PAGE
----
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On the cover of his new book, “Crippled America” Donald Trump wears a scowl on his face. Over the protests of his family to use a more positive photo featuring him smiling, Trump selected “the scowl” as he contends there is not much to smile about in the United States today, that we are crippled and need to get serious about fixing our problems. The theme of his book, therefore, is based on the old adage, “You cannot help a patient if he doesn’t know he is sick,” and Trump goes to great length to enumerate the problems facing the country.
I read the book rather quickly as it was just 208 pages and well organized. It was not the most eloquent writing, yet each chapter reads like a Trump speech. Writing a candidate book is an important part of any campaign strategy, but this one gives you a glimpse into the mind of a businessman, not a candidate. This is an important distinction as it becomes obvious he is more concerned with finding pragmatic solutions to our problems rather than following the political ideologues of the left or the right. He writes more like a businessman, and is more interested in common sense than being politically correct.
On page six, he writes, “I’m not a diplomat who wants everybody to be happy. I’m a practical businessman who has learned that when you believe in something, you never stop, you never quit, and if you get knocked down, you climb right back up and keep fighting until you win. That’s been my strategy all my life, and I’ve been very successful following it.”
This is the same attitude he wants America to embrace. He continues by stating, “The fact is I give people what they need and deserve to hear – exactly what they don’t get from politicians – and that is The Truth. Our country is a mess right now and we don’t have time to pretend otherwise. We don’t have time to waste on being politically correct.” (page 8)
It is this no-nonsense, politically neutral approach which has made him a populist, yet has drawn the ire of the press and his political opponents. Because of his wealth, which is itemized in the Appendix, Trump makes it clear he is someone who cannot be bought and manipulated by the media or special interests.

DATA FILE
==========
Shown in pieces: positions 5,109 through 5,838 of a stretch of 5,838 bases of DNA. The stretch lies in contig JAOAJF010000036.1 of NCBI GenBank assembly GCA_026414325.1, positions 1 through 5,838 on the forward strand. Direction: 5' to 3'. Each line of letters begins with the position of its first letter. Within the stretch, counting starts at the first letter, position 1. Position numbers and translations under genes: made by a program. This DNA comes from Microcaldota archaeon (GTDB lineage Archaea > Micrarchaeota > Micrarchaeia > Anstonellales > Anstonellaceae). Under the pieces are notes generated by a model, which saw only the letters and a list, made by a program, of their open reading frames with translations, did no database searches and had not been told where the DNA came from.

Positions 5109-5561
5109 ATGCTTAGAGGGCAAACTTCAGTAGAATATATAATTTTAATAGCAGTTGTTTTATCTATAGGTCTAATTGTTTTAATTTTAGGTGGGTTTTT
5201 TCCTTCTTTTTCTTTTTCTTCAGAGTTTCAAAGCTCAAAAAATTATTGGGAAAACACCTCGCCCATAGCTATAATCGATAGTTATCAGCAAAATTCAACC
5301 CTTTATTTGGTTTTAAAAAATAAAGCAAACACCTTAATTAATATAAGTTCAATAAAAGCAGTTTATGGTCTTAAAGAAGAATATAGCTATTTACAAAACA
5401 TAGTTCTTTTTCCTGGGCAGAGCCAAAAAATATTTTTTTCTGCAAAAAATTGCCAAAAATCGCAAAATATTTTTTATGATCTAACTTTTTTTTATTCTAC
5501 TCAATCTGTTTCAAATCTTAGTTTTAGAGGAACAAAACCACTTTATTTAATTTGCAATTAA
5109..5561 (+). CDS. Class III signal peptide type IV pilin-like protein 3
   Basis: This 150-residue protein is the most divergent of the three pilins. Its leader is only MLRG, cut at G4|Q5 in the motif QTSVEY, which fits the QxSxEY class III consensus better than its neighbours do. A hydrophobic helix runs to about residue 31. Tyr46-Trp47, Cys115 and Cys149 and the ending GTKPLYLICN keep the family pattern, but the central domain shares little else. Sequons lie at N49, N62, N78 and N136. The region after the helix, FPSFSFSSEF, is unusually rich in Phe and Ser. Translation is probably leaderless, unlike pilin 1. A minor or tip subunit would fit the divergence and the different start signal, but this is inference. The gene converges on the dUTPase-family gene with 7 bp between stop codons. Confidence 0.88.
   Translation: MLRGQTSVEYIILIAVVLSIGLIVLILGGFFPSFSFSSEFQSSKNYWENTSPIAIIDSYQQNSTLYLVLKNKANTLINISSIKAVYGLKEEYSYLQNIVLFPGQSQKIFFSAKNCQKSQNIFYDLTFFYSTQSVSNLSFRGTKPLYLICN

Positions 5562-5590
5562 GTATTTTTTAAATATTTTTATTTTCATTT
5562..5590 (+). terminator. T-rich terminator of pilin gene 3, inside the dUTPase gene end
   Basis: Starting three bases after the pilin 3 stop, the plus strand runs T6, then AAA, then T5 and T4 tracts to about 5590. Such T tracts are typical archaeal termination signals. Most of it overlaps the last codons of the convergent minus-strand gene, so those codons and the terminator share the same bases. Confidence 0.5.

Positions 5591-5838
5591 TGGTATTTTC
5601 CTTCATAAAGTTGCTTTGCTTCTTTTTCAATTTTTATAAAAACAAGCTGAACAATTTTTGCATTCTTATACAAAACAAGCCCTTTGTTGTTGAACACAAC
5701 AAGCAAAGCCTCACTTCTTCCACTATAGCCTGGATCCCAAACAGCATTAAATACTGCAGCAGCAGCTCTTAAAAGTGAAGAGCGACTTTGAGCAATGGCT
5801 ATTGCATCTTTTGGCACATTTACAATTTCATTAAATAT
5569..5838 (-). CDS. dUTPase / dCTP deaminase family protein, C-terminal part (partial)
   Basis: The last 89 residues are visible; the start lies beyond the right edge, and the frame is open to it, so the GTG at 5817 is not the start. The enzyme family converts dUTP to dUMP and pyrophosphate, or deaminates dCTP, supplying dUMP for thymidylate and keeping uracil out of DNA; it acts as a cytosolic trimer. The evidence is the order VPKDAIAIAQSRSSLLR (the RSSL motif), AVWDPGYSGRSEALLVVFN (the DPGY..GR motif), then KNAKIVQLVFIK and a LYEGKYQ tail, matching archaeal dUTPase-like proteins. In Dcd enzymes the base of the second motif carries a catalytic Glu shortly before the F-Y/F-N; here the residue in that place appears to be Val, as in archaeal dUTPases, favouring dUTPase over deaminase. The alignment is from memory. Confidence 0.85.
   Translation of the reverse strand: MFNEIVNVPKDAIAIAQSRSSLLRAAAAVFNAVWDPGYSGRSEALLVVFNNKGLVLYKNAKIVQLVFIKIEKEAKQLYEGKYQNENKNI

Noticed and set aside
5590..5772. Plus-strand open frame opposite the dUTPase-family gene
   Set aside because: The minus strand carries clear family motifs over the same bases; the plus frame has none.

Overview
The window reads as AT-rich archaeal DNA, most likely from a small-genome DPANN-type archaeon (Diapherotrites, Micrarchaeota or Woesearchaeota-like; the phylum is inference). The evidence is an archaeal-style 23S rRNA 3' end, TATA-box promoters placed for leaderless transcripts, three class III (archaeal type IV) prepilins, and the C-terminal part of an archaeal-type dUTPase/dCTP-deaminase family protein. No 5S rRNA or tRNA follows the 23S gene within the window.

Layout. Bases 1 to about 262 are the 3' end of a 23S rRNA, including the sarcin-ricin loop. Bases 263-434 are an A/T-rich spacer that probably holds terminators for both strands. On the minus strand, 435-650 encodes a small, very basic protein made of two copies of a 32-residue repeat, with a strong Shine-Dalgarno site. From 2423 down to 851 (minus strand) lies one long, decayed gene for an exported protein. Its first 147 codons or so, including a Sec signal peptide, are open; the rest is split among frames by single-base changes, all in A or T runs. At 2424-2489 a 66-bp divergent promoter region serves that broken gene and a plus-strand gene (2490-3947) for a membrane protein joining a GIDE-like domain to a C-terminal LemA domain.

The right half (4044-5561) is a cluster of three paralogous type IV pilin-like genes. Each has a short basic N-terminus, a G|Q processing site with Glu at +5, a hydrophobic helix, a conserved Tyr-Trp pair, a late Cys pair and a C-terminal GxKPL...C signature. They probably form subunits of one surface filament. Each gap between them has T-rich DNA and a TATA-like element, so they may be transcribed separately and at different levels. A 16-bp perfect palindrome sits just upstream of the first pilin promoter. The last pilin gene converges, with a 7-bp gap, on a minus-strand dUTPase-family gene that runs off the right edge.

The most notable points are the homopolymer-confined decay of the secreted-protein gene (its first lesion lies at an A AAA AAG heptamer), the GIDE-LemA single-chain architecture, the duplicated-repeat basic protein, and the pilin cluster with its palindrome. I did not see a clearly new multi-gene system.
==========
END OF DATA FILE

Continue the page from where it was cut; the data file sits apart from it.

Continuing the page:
The Preface sets the stage for the book, briefly summarizing the problems of the country, which is something everyone should read to truly understand Trump. You will either agree with him or you will not. Liberals and the media will naturally hate it. Just about everyone else with an open mind will identify with the problems he discusses. In a nutshell, Mr. Trump contends the problems of America are due to a lack of common sense, incompetent self-serving politicians, and lack of leadership. It’s a compelling argument for America to consider.
In particular, Trump takes the media to task and exposes their political inclinations; “They (the American people) have finally figured out that a lot of the political media aren’t trying to give the people a fair representation of the important issues. Instead, they are trying to manipulate the people – and the election – in favor of the candidates they want to see elected. These media companies are owned by billionaires. These are smart people who know which candidates are going to be best for them, and they find a way to support the person they want.” (page 15)
In terms of leadership, he reminds us of one of his principal rules of negotiation, “The side that needs the deal the most is the one that should walk away with the least.” (page 40). He uses this to criticize President Obama’s failures in negotiating with other countries, particularly during the Iran nuclear deal.
Perhaps the most illuminating part of the book, to me, was the description of his values sprinkled throughout it. Without a doubt, he is a confirmed capitalist. One of the mottos by his father left a lasting impression on him, “You do your job, you keep your job. Do it well, get a better job.” (page 94)
He goes on to describe himself, saying, “I don’t make promises I can’t keep. I don’t make threats without following through. Don’t ever make the mistake you can bully me. My business partners and employees know that my word is as good as any contract – and that better go for the other side’s word as well.” (page 138)
His confidence and entrepreneurial spirit comes through the book vividly, something his opposition interprets as conceit. However, such values are typical for most successful businessmen such as Trump.
The chapters discuss such things as the political media, immigration, foreign policy, education, energy, health care, the economy, the 2nd amendment and gun control, our infrastructure, and our values, which I found particularly interesting. Each section reads like a Trump speech, and you get the feeling he is trying to tell the truth to the best of his ability. After listening to his arguments, I couldn’t refute them as they were expressed as common sense.
For every person who loves Mr. Trump, there is another who hates him. This is essentially no different than how the country feels about Mr. Obama. Through this book, Trump is trying to convince his opponents he is not the bogeyman he is portrayed to be by the media.
Liberals promote the stereotype of Trump supporters as racist uneducated red necks, thereby hoping people will not support him. After reading “Cripple America,” you come to understand why main street Americans are tired of the status quo, the gridlock in Washington, the incompetence of the career politicians, and our slippage as a world leader in just about every category. Trump claims it doesn’t have to be this way, that if we took more of a professional business approach we can make America great again.
After reading this book, you get the uneasy feeling that if Mr. Trump is defeated, it would be a refutation of American business in general, and that is something we cannot afford.
Keep the Faith!